Week 3 – Grizzly in the Mist

Remember I said last week how the weather on Dartmoor can be changeable?   Well it isn’t always.  Sometimes the weather just stays and today Dartmoor was misty all day!  Again we were very grateful to have a compass and a GPS to help with navigation.

This week we were joined by some friends of ours (again protecting privacy lets call them Smusie and Sneve).  Important things to know about our friends; Smusie is a nurse – this comes in handy later – and Sneve is effectively a packhorse.   Sneve’s bag was akin to Mary Poppins bag but on a larger scale!  

Our training walk of 15km this week took me up 9 tors around Burrator Reservoir which is close to Tavistock and very much to the south of the moor.  I haven’t been around this area before so it was going to be exciting.  I had also been told that it was a very beautiful area too.
Our walk began at a public carpark and with no sign of the thick wet mist lifting, the first thing we did was to all put our waterproof trousers on.  I was advised it was more comfortable to put them on while you are still dry rather than wait until your walking trousers are soaked. (I had bought  a pair of Berghaus paclite waterproof trousers –  they are very lightweight, very breathable, and very easy to put on without taking your boots off thanks to a cleverly designed long side zip from ankle to hip!)
The first tor we climbed was Leather Tor.  The unremitting mist made it difficult to pick an easy route up and the way we chose called for a serious scramble to the top over huge boulders.   So cue the rock-climbing lesson………!    (Did I mention that Cecilia is a climbing instructor!) Scrambling up in between the rocks, looking carefully for each hand hold and foot hold was one of the scariest things I have ever done but the sense of satisfaction when I reached the top was awesome!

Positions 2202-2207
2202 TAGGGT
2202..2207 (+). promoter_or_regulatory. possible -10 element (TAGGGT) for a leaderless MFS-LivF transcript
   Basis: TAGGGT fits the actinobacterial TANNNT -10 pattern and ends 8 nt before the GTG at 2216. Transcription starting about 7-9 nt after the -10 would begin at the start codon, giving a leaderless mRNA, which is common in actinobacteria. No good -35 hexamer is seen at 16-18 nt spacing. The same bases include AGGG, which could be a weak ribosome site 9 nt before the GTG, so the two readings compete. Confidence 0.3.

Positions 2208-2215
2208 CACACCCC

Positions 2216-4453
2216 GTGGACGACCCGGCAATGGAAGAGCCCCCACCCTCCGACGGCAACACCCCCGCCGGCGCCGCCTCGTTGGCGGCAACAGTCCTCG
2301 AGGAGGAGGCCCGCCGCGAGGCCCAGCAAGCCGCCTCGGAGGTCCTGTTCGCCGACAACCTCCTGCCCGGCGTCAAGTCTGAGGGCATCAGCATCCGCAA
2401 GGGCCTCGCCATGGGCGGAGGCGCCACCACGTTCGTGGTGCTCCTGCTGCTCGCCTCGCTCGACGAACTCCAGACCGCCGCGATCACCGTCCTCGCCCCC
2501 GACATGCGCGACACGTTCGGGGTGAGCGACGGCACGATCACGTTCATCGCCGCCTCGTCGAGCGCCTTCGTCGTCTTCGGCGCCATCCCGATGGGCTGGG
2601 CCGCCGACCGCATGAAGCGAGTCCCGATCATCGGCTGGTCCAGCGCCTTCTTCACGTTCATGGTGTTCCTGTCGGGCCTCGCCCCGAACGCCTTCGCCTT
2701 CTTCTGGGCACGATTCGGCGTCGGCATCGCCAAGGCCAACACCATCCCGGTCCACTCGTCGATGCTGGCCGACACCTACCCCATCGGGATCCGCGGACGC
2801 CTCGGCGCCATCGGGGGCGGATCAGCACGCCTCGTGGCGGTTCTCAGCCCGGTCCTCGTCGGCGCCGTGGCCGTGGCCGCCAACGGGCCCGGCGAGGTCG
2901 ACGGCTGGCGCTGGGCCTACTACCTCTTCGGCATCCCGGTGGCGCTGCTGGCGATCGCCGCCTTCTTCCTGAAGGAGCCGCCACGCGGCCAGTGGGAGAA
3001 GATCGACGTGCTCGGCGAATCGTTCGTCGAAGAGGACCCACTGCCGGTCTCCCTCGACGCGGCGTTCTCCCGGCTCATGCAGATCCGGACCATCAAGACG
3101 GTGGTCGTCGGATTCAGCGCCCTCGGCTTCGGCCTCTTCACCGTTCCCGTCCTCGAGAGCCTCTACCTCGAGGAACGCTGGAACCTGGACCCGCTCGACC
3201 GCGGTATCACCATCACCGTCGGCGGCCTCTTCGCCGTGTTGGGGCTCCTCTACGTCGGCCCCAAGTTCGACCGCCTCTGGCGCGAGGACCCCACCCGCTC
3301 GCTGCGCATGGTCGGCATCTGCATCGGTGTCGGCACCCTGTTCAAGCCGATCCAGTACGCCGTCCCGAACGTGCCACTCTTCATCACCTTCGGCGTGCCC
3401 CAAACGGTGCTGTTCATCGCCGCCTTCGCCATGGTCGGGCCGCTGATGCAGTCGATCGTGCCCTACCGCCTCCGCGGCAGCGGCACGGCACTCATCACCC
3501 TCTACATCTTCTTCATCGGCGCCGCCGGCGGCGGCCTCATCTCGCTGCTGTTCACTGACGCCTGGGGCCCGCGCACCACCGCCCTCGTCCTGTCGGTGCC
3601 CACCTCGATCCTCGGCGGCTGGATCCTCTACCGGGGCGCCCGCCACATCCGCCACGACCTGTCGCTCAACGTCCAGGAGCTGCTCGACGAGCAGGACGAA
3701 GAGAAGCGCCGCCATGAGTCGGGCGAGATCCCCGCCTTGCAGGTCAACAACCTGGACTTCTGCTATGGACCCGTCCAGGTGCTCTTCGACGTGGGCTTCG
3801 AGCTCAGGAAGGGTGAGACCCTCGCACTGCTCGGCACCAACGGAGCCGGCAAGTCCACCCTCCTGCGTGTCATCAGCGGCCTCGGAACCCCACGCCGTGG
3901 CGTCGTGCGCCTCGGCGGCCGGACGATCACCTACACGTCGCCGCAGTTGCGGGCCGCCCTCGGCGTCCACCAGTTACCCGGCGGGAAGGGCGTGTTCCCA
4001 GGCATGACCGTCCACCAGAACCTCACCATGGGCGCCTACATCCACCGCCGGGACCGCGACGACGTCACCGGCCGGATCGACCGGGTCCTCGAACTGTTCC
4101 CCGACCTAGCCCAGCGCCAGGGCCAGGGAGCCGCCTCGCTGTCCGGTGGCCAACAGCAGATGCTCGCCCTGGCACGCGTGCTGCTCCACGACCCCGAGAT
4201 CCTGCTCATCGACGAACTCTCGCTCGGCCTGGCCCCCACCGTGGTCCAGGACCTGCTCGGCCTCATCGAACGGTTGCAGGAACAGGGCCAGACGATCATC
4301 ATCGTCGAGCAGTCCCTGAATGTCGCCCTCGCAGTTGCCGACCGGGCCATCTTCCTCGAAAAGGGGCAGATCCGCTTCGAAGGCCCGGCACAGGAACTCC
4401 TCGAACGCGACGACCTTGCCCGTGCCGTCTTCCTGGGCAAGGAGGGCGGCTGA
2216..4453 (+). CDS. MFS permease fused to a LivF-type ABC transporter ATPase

Last week I slipped on a wobbly rock and twisted my ankle slightly. Luckily we didn’t have too much ”evil grass” to contend with on today’s walk.  The only difficult bit for me was an extended area of bog and half way through this marsh my injured ankle started to swell a little.  We were unfortunately at the farthest point from the car so there seemed little point in not carrying on and finishing the planned route.   I was very lucky to have my personal medic in the form of Smusie who had carefully packed what seemed like an entire medicine cabinet in Sneve’s bag (I did say he was a packhorse!).
After strapping my ankle up with a crepe bandage and tying my boot laces a little tighter, I was good to go.   This is a top tip actually – good walking boots will provide you with good ankle support but if want a little more, wrap the laces around the top of the boot before tying them in a bow.   (I should say at the point that you should never carry on unless you really feel up to it – just see how you feel).    
We managed to get a fleeting glimpse of the Burrator Reservoir from the last tor of the day (Combshead Tor) but those few seconds were all we saw of what should have been wonderful views all day.  Probably the best sight of the day was as we approached the car! Cecilia and I couldn’t believe our eyes.  Was it a dream?  Was it a mirage?  Had I taken too many ibuprofens?  Oh no, there was actually a Mr Whippy Van awaiting us!
Never before has a Mr Whippy with a flake tasted so good!

So finally, things learnt this week………? 
  • Time for me to sort out a lightweight and useful first aid kit to keep in my rucksack. 
  • Waterproof trousers provide awesome protection and the paclite goretex material is so breathable that I can keep them on all day without overheating.
  • Maybe trying more rock-climbing would be fun.
  • Mr Whippy is best after a hard walk.
  • And finally, I am looking forward to having the help of a porter on my trek up Kili. …and I hope they can carry as much as Sneve!

Kate J

If you would like to help support me in my challenge, you can sponsor me by visiting www.justgiving.com/kate-ainsley  

If you would like more information about the amazing Save the Children FAST project, please visit the Save the Children website on www.savethechildren.org.uk/en/fast.html

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